[JAC207] Transfer Torque and Efficiency Analysis of Magnetic Gear

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Gears are used to transfer power. Velocity and torque are transformed depending on the gear ratio. Originally, mechanical gears using conventional wheels had issues with noise due to the meshing of wheels, and its maintenance requiring lubricating oil. As a gear to solve these issues, there is the magnetic gear. Magnetic gears are coupled with the magnetism of things like permanent magnets, and can transfer power without contact, as well as reducing noise and maintenance costs.
When prioritizing the size of the transfer torque, rare earth sintered magnets with high energy product are selected for permanent magnets used in magnetic gear. However, since rare earth sintered magnets have high electric conductivity (not as strong as metals such as copper though), eddy current will occur in the permanent magnet and become the cause for decrease in transfer efficiency of magnetic gear. Eddy current of permanent magnets will occur due to variations in magnetic flux density of the gap; however, due to the principle of magnetic gears using pole pieces, the magnetic flux density distribution of gaps have various harmonics components, and for this reason, magnetic field analysis is effective in accurately estimating eddy current.
In this example, the transfer torque and transfer efficiency are obtained with magnetic field analysis for the flux modulated type magnetic gear using permanent magnets for the inner and outer rotor and positioning a pole piece between the magnets. In addition, how transfer torque and transfer coefficient are affected due to revolution speed is researched.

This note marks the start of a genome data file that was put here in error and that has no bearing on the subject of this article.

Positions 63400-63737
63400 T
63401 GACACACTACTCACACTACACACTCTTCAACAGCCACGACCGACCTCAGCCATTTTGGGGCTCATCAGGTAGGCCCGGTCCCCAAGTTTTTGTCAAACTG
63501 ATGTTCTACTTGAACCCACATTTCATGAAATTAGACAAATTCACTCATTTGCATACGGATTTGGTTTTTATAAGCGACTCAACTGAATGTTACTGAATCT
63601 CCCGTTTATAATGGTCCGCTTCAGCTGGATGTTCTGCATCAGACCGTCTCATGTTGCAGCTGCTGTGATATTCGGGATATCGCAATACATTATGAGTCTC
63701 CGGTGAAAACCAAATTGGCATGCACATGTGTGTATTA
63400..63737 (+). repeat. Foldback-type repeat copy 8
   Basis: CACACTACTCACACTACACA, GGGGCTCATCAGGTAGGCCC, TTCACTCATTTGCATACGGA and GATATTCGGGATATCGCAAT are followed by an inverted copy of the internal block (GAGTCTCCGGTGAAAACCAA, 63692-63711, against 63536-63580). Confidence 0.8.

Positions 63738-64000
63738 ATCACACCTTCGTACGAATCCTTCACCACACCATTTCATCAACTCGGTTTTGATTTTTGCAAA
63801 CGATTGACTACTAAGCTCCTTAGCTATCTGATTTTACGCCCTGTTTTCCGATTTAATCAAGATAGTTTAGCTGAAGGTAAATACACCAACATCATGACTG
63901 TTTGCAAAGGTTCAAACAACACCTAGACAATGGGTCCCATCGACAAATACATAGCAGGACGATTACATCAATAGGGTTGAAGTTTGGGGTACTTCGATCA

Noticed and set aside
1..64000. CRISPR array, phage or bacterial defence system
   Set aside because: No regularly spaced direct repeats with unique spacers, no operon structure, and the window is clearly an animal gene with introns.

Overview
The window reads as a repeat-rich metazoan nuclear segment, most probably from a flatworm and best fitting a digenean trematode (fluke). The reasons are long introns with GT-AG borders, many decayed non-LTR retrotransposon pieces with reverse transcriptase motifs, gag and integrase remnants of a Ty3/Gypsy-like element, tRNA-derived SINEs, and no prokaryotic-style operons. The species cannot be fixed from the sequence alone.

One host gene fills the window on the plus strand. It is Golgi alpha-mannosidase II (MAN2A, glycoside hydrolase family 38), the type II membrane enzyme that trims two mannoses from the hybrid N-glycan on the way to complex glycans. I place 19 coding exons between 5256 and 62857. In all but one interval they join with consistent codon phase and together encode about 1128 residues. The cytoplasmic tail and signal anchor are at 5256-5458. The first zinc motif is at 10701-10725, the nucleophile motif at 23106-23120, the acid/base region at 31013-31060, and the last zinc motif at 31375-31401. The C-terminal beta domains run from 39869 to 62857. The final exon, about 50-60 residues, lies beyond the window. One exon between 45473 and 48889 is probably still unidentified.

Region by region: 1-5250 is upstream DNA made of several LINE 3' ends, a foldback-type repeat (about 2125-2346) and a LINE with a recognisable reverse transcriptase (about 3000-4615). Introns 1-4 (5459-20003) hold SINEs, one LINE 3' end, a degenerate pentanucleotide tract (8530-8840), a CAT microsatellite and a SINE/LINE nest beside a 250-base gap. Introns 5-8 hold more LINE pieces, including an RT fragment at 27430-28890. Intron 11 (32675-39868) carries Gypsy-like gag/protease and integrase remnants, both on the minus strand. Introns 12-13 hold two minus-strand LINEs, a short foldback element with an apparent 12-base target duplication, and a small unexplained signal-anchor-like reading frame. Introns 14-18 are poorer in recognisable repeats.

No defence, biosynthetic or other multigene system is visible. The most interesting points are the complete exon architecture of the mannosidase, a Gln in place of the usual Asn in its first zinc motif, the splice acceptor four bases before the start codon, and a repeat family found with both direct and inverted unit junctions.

Torque, Transfer Efficiency

As an example of a torque waveform that works on the inner and outer rotor, the results for the inner rotor with revolution speed of 2100 (rpm) will be shown in Fig. 1. The torque is negative for both the inner and outer rotor, but as the inner rotor is forcibly rotated in the counter-clockwise direction, which is the positive direction in terms of rotation direction, it shows that external force equivalent to torque is necessary for rotation. On the contrary, the outer rotor is rotated in the clockwise direction, which is the negative rotation direction. As torque is negative, it shows that the force rotating the inner rotor is transferred as the force rotating the outer rotor.
Table 1. shows the transfer efficiency from the inner rotor to the outer rotor. As it is with torque ratio, it can be seen that efficiency decreases with increase in revolution speed.

Fig. 1 Torque waveform (Inner rotor revolution speed 2100 rpm)
Fig. 2 Torque ratio – revolution speed
Table 1 Transfer efficiency

Joule Loss

Fig. 3 Joule loss density distribution
As an example of joule loss (eddy current) density distribution occurring in the magnet, Fig. 3 shows the results when the revolution speed of the inner rotor is 2100 (rpm). However, the contour plot shows the average rotation between 48 (deg) to 90 (deg) of the inner rotor. The figure shows that joule loss is high on the surface for the inner magnet and the side for the outer magnet.

Magnetic Flux Density Distribution, Magnetic Flux Line

Fig. 4 Magnetic flux density distribution, Magnetic flux line
As an example of magnetic flux density distribution and flux line, the results (final step) for inner rotor revolution speed of 2100 (rpm) is shown in Fig. 4. However, it is shown expanded to 1/1 (360 deg). It can be seen that the magnetic saturation in the pole piece is drastic.

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